The Second Iraq War, Was It Worth the Price Paid by the US? (Revised)

Now that our military has withdrawn from Iraq, it is appropriate to assess US leadership during this war:
• US soldiers Killed: 4487.
• US soldiers wounded: 32,221.
• US soldiers who committed suicide: 349 in 2012 and 301 in 2011.
• Average wait time for veterans to receive benefits: 273 days.
• Veterans who waited one year or more for benefits: 245,000.
• Cost of the war: $810 Billion and a prime cause of America’s skyrocketing debt.
• Cost of reconstruction projects in Iraq: $60 Billion.
• Cost of deploying one US soldier for one year: $390,000.
• Iraq’s killed: at least 134,000.
• Original estimate by the Bush Administration of the cost of the war: $60 Billion.

What’s clear from these numbers is that our nation paid a high price in blood and money to topple a regime that did not possess the weapons of mass destruction as proclaimed by the Bush Administration. Further, with a mixture of ignorance and arrogance, our leadership dismantled Saddam Hussein’s regime and the government structure so completely that we could not leave Iraq in such a weakened state in a hostile region. Our invasion had destroyed a tyrant, but it also left us without an exit strategy. We did not fully understand the Iraqi culture and the age-old hatreds bubbling beneath the surface. The Administration had expected that the people of Iraq would see the US as the liberating force that ousted Saddam and brought them freedom and democracy. What our leaders failed to realize is that democracy cannot be granted by an outside power, it must be forged from within a people. Consequently, after ten plus years of war where does Iraq stand.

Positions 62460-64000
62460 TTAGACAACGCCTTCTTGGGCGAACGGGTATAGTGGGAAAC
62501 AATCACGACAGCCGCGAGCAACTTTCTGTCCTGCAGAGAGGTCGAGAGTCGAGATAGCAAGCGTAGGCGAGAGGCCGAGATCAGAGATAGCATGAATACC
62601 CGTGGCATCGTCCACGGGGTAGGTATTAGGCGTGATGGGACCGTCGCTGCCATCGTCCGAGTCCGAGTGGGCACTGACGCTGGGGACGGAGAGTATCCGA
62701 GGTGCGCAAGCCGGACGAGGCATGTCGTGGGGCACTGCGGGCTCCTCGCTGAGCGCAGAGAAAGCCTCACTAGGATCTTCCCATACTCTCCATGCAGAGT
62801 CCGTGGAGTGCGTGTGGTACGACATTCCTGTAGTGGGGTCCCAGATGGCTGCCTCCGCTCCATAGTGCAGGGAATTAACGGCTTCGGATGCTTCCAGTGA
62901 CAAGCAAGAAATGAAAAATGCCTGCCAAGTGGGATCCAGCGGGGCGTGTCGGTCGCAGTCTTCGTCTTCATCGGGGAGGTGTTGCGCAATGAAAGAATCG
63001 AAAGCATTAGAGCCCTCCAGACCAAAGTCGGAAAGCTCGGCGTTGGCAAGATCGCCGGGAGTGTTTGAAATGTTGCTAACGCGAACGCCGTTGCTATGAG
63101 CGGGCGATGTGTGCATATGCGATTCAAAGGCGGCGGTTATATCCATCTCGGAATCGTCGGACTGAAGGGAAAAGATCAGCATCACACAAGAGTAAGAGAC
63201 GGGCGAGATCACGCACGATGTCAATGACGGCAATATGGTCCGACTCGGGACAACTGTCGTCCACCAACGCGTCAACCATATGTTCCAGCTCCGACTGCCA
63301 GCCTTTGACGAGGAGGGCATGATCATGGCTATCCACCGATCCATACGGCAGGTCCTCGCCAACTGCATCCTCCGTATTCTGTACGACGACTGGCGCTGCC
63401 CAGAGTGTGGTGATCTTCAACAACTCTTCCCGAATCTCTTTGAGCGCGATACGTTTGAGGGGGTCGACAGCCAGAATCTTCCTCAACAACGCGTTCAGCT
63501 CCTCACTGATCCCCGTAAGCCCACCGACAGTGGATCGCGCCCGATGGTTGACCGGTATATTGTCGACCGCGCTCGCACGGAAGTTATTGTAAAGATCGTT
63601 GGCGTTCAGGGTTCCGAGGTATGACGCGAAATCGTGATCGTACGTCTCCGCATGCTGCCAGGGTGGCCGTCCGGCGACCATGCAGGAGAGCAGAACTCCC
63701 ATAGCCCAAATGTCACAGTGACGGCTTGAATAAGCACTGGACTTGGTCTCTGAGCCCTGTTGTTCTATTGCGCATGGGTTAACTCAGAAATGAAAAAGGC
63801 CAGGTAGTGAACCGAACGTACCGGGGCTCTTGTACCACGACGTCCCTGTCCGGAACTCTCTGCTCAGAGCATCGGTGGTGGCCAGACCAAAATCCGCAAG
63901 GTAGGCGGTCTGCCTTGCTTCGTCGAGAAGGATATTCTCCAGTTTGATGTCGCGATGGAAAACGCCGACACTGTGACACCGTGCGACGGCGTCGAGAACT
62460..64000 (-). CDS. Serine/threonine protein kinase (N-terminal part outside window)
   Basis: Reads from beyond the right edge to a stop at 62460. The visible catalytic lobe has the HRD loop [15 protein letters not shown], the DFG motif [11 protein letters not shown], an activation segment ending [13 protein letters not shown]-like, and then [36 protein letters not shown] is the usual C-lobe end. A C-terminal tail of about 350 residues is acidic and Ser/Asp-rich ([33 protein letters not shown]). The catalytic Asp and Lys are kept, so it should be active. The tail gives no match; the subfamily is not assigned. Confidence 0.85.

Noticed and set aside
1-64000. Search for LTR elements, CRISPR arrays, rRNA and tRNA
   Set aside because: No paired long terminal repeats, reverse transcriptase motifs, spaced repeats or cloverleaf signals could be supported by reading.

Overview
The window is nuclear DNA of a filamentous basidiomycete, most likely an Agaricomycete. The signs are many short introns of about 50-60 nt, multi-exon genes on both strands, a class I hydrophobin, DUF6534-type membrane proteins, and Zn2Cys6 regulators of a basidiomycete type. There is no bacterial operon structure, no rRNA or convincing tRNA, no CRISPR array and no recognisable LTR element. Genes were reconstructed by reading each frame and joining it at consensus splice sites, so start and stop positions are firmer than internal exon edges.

• Iraq is not the stable strategic US ally in the region as planned.
• Sectarian violence continues between two rival branches of Islam: Shiites and Sunnis for political dominance.
• Iraq’s Kurdish population wants autonomy.
• Outside terrorists continue to infiltrate the country adding to the violence and insecurity.
• Tribal infighting continues.
• The Iraqi police force and army are struggling to maintain the peace.
• The Iraqi government is accused of corruption and often unable to manage its own affairs.
Based on this, I don’t know how any leader who authorized this second Iraq War can look at any parent, spouse, son or daughter of a service member who died in this war and say that their sacrifice was worth it. However, for the sake of all those who died and for the living they left behind, I hope that one day that we will agree that our brave men and women did not die in vain. As a Vietnam Era veteran, I’m certain that the Vietnam War was not worth the 58,000 American deaths.
Paul Okum has 40 years’ experience with the Federal Government in leadership positions, including being a US Army officer. He has written “Leadership DNA,” a guide book about identifying, selecting, and developing natural born leaders.
For more information about Paul Okum and “Leadership DNA”, visit

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